Environmentally friendly, quiet, safe and cost-effective – European aeronautics research is focusing on these objectives in view of increasing air traffic. The development of electric propulsion systems will play a key role in these efforts. Yet flying cannot be made environmentally friendly simply by reworking the propulsion system – a good aircraft design is paramount for achieving efficient usage. Researchers from the German Aerospace Center (Deutsches Zentrum für Luft- und Raumfahrt; DLR) are therefore conducting research into the potential of new types of design and what the optimal e-aircraft of the future might look like.
Many small propellers distributed across the entire wing, a longer, slimmer wing, a smaller vertical stabiliser – one glance at an aircraft design by Martin Hepperle is enough to see that this is no conventional airliner. "The e-aircraft of the future will look rather different from what we are used to," says the engineer, who works at the DLR Institute of Aerodynamics and Flow Technology. Simply integrating electric propulsion systems into existing fleets will not prove effective, because: "The overall aircraft configuration has to be suited to the propulsion system." Hepperle believes that changes to an aircraft design can trigger a chain reaction of desirable effects.
This also applies to his design for a regional aircraft with a distributed propulsion system, where many small propellers spread along the wing create more lift. The wing area can be reduced, saving weight, lowering drag and decreasing the power required for propulsion. Having more sources of propulsion ensures greater safety should an engine fail. "A twin-engine aircraft must still be able to take off safely in the event of an engine failure. The engines are oversized with this in mind. If one of many propulsion systems fails, the effect is far less dramatic," explains Hepperle. This also helps with control; the aircraft can be partially steered using the engines near the tips of the wings. The vertical stabiliser no longer has to work as hard to compensate, so it can be much smaller and lighter in design, resulting in lower drag.
Another concept for a hybrid-electric regional aircraft featuring differently distributed propulsion systems has also been analysed in detail. Such an aircraft would allow a reduction in fuel consumption of over 30 percent compared to current aircraft.
These are not the only concepts that aircraft architects have designed and explored. Recently, for example, they have investigated a medium-range aircraft with an electric propulsion system integrated into the tail. What makes it special is that the engines beneath the wings generate thrust, while also supplying electric power to the rear fan – which in turn improves aerodynamic efficiency by employing boundary layer ingestion. A 'canard' configuration was chosen for this conceptual study, with the horizontal stabiliser located near the front and vertical stabilisers at the tips of the wings.
Regardless of the propulsion method, the generation of aircraft noise during flight is primarily determined by aerodynamics. It is produced by the propellers or fans of the engines and the airflow around the fuselage and wings. The new propulsion concepts make it possible to influence the generation of noise. Many small propellers create a different sound to that of two large ones. Knowing this, the DLR researchers also examined the flow acoustics in depth.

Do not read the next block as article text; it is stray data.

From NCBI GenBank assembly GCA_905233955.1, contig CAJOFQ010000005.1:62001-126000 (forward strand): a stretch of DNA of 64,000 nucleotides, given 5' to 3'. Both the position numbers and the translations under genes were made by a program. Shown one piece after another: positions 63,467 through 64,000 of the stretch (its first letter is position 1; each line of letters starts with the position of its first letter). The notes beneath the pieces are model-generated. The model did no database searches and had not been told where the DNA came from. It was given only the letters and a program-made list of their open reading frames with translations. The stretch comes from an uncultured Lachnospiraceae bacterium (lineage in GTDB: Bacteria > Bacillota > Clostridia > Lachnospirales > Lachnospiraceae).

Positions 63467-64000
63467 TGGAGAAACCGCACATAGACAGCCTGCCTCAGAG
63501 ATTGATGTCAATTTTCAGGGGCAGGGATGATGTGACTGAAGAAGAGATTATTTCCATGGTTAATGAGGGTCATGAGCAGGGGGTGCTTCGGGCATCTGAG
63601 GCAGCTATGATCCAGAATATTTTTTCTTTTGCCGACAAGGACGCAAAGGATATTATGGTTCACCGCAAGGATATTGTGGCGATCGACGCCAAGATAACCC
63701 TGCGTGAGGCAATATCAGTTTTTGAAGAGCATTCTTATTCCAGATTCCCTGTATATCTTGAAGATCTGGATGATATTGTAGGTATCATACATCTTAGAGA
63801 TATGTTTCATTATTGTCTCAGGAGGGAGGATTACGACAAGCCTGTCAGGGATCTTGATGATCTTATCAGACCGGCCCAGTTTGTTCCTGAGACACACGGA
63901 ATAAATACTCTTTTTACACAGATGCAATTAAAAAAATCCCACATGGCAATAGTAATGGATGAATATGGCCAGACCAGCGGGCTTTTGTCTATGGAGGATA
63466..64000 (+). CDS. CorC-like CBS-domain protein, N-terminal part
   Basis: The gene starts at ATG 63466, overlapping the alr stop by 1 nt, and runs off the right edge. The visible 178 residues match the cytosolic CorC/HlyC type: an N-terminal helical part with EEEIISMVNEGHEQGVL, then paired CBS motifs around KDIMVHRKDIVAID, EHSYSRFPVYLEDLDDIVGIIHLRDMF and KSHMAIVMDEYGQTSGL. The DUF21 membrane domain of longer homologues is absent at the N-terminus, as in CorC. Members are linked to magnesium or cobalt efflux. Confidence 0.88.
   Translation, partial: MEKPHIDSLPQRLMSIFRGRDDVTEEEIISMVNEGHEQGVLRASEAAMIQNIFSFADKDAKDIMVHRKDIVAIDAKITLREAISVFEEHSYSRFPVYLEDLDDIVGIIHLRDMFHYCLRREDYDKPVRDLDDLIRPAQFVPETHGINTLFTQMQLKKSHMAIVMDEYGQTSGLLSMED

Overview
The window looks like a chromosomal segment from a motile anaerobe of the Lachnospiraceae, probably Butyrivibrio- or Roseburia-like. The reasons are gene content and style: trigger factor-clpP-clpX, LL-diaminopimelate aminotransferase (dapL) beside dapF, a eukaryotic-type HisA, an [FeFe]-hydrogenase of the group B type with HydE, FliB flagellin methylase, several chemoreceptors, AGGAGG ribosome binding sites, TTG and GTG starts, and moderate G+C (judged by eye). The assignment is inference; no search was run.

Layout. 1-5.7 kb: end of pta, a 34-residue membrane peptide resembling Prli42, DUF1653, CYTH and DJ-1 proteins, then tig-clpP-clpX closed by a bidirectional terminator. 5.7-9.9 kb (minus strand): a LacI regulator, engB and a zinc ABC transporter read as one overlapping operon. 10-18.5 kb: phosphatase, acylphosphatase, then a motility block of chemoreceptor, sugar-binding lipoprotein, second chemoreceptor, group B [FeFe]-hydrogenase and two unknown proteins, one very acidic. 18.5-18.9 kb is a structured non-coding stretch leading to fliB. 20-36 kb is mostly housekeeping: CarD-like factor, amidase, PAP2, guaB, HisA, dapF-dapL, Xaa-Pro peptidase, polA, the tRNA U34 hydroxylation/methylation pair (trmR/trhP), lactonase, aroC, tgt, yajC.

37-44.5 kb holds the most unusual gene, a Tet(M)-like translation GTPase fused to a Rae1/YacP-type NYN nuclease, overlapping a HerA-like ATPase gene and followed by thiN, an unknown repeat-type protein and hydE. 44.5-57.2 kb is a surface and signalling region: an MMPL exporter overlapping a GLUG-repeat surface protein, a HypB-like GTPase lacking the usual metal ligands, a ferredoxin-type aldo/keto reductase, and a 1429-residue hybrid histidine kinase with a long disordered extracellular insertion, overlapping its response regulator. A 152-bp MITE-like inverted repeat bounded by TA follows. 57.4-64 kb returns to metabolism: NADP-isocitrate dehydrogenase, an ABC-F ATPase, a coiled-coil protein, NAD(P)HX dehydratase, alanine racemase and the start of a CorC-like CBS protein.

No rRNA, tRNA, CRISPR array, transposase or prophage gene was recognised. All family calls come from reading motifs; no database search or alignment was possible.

However, they had to be realistic: "The reductions that our concepts are calculated to achieve are in the single-digit range. Our preliminary investigations indicate that hybrid-electric regional aircraft with distributed propulsion systems would result in a 10 percent noise reduction," says Hepperle. While hybrid propulsion systems would allow power to be generated directly on board, this would increase the 'mass' of the aircraft. Conversion and transfer of electricity would also result in some power losses.
In his designs, Hepperle was unable to get around one of the biggest issues with electrical propulsion systems – energy storage. Present-day batteries are heavy and do not allow for a long range. For the foreseeable future they are only likely to prove a practical solution for small sports aircraft. Hydrogen fuel cells were considered as an alternative form of energy storage, but they are still very expensive and complicated. Hepperle therefore sees kerosene-fuelled hybrid propulsion systems as a practicable transitional solution. While the main disadvantage in this case is the weight of the complex propulsion system, this type of electrically powered regional aircraft could easily carry 100 passengers for up to 2000 kilometres.
Current findings and concepts are crucial for the targeted development and examination of future electric propulsion systems and batteries for aviation applications. E-aircraft concepts should prove an effective and sustainable option for short-haul routes. Research into these and other concepts is currently underway as part of the European Clean Sky 2 Advanced Engine and Aircraft Configurations (ADEC) projects. Within these projects, DLR scientists from all over Germany are working with research institutions from France (ONERA) and the Netherlands (TU Delft, NLR) and industry partners Airbus and Rolls-Royce to determine the potential of innovative propulsion systems and aircraft concepts.
In addition, DLR is also involved in the Synergetic integration of distributed hybrid-electrical propulsion systems (SynergIE) project as part of Germany's national aviation research programme, funded by the Federal Ministry of Economic Affairs and Energy (BMWi), which investigates such concepts. This has a particular focus on flight physics and overall evaluation.